The Math Forum

Ask Dr. Math - Questions and Answers from our Archives
Associated Topics || Dr. Math Home || Search Dr. Math

NCAA Tournament Possibilities

Date: 03/14/2001 at 15:28:45
From: Jill Paskoff
Subject: NCAA tournament possibilities

If I had an NCAA Tournament office pool, where each person fills out 
the brackets by selecting who he or she thinks will win each game, 
how many possible combinations of choices are there?

Date: 03/14/2001 at 17:12:28
From: Doctor Paul
Subject: Re: NCAA tournament possibilities

A great question at a wonderful time of the year!

First notice that the 64 teams play 63 total games: 32 games in the 
first round, 16 in the second round, 8 in the 3rd round, 4 in the 
regional finals, 2 in the final four, and then the national 
championship game.

32+16+8+4+2+1= 63

Now let's answer an easier question.

If there were four teams, and they played three games, how many 
different ways would there be to fill out a bracket?  You can write 
them down. There are only eight of them. Where do that eight come 
from?  Well, there are three games, and you have two possible choices 
for each game. Hence, 2^3 = 8 possibilities.

Now back to the real tournament. Since there are 63 games to be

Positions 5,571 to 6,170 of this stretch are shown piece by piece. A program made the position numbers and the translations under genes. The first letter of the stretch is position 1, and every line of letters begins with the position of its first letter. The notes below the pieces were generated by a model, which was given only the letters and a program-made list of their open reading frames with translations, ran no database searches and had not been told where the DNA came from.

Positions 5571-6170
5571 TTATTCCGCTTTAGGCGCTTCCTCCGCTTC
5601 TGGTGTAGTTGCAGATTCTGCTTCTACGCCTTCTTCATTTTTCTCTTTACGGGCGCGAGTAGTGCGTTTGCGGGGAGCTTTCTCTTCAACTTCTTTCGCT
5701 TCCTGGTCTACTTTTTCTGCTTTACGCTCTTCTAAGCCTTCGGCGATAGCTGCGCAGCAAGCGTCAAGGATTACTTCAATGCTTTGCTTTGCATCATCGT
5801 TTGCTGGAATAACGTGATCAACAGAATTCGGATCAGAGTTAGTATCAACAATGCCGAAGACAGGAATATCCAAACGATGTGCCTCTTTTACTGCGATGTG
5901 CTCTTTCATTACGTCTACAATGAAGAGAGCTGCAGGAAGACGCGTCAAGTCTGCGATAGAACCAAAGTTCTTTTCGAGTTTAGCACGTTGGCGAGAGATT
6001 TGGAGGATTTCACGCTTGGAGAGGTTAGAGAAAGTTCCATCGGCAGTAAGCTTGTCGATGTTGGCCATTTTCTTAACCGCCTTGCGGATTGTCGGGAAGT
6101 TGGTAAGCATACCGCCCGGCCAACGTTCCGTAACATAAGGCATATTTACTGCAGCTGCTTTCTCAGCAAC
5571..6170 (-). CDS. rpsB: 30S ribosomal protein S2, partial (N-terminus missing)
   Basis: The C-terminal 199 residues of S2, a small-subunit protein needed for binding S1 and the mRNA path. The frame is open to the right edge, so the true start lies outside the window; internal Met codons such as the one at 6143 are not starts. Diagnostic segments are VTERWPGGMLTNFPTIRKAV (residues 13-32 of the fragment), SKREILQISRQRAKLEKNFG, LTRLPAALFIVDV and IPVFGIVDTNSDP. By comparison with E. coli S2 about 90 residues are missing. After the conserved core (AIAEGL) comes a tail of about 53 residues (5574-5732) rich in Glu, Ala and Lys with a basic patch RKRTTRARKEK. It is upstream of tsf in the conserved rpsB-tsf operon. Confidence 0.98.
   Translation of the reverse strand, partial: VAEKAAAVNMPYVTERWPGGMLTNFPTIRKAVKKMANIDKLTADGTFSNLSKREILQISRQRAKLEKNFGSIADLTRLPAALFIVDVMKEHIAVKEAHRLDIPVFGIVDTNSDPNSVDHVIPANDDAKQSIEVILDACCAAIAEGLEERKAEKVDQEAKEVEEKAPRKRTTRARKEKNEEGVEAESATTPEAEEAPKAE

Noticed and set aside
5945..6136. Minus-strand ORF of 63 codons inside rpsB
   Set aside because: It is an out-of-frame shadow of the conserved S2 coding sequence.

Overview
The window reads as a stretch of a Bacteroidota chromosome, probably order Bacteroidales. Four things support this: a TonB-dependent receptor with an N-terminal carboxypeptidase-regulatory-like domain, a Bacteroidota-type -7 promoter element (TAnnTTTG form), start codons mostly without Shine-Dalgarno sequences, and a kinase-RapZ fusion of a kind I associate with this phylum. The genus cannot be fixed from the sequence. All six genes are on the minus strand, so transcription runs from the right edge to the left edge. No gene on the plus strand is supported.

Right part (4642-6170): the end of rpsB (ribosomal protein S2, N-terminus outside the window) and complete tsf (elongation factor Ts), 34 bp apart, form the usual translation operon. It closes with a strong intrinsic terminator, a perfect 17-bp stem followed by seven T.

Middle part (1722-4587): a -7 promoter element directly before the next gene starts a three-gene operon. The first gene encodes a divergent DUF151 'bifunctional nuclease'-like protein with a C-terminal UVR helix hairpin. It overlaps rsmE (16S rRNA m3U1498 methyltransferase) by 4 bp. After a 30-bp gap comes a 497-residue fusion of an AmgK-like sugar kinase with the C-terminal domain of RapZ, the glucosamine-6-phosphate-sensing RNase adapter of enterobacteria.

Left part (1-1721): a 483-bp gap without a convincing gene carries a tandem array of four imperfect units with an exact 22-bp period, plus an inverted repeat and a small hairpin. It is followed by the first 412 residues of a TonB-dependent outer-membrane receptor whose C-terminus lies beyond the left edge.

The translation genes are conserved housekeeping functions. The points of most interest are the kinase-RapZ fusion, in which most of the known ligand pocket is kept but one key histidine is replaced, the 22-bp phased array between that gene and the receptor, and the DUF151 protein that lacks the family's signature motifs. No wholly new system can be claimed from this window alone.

played, and you have two choices at each stage in your bracket, there 
are 2^63 different ways to fill out the bracket.

2^63 = 9,223,372,036,854,775,808

That's more than nine quintillion possibilities.

Perhaps now you can see why CNNSI is so willing to give away ten 
million dollars to the person that fills out a perfect bracket. It's 
just not likely to happen.

Even if every person in America filled one out (300 million people), 
the probability of someone winning is:

----------- = .00000000003253

I don't think anyone is going to fill out a perfect bracket any time 

- Doctor Paul, The Math Forum   

Date: 03/14/2006 at 12:24:36
From: Doctor Ian
Subject: NCAA tournament possibilities

A lot of people have written to us, asking whether this really takes into 
account the structure of the tournament, the fact that once a team is 
eliminated it can't play again, and so on.  A thought experiment can help 
show why 2^63 is the correct answer.  

Imagine that you're going to fill in a bracket by flipping a coin.  Each 
time you get heads, you fill in the first team (the one above, or to the 
left).  If you get tails, you fill in the second team. 

Each possible sequence of 63 coin flips corresponds to a unique way of
filling in a bracket.  So the number of ways to fill in a bracket has
to be the same as the number of unique sequences of 63 coin flips, which
is 2^63.

I hope this helps clear up any confusion. 

- Doctor Ian, The Math Forum   

Associated Topics:
High School Permutations and Combinations

Search the Dr. Math Library:

Find items containing (put spaces between keywords):
Click only once for faster results:

[ Choose "whole words" when searching for a word like age.]

all keywords, in any order at least one, that exact phrase
parts of words whole words

Submit your own question to Dr. Math

[Privacy Policy] [Terms of Use]

Math Forum Home || Math Library || Quick Reference || Math Forum Search

Ask Dr. MathTM
© 1994- The Math Forum at NCTM. All rights reserved.